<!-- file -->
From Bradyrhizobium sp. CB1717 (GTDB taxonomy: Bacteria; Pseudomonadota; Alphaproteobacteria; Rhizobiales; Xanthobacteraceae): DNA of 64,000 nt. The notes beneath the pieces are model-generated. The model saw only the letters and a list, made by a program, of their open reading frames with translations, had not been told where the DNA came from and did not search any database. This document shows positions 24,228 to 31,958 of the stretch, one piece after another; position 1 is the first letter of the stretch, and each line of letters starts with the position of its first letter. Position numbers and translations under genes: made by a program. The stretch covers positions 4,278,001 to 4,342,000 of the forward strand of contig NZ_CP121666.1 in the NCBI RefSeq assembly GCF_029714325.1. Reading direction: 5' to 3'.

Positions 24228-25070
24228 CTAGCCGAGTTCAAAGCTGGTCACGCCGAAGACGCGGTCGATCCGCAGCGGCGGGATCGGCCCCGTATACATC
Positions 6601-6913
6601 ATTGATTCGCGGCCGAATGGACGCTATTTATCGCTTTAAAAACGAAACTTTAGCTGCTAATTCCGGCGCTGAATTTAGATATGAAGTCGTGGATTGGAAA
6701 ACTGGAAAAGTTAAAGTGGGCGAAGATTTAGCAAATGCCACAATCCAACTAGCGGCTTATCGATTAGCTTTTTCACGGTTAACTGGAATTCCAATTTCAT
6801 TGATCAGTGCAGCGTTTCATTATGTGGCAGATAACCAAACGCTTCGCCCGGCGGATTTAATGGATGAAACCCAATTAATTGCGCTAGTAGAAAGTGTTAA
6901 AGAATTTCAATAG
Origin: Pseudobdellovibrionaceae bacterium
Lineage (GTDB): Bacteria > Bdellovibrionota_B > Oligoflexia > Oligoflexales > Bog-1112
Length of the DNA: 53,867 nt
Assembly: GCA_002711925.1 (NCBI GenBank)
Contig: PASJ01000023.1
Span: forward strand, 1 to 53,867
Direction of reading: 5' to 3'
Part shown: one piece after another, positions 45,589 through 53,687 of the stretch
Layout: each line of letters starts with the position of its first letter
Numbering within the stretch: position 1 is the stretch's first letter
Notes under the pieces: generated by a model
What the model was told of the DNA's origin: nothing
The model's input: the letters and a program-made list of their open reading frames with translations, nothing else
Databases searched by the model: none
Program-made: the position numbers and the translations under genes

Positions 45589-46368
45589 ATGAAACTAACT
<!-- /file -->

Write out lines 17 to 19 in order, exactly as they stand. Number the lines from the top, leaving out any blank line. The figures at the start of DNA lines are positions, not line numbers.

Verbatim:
Layout: each line of letters starts with the position of its first letter
Numbering within the stretch: position 1 is the stretch's first letter
Notes under the pieces: generated by a model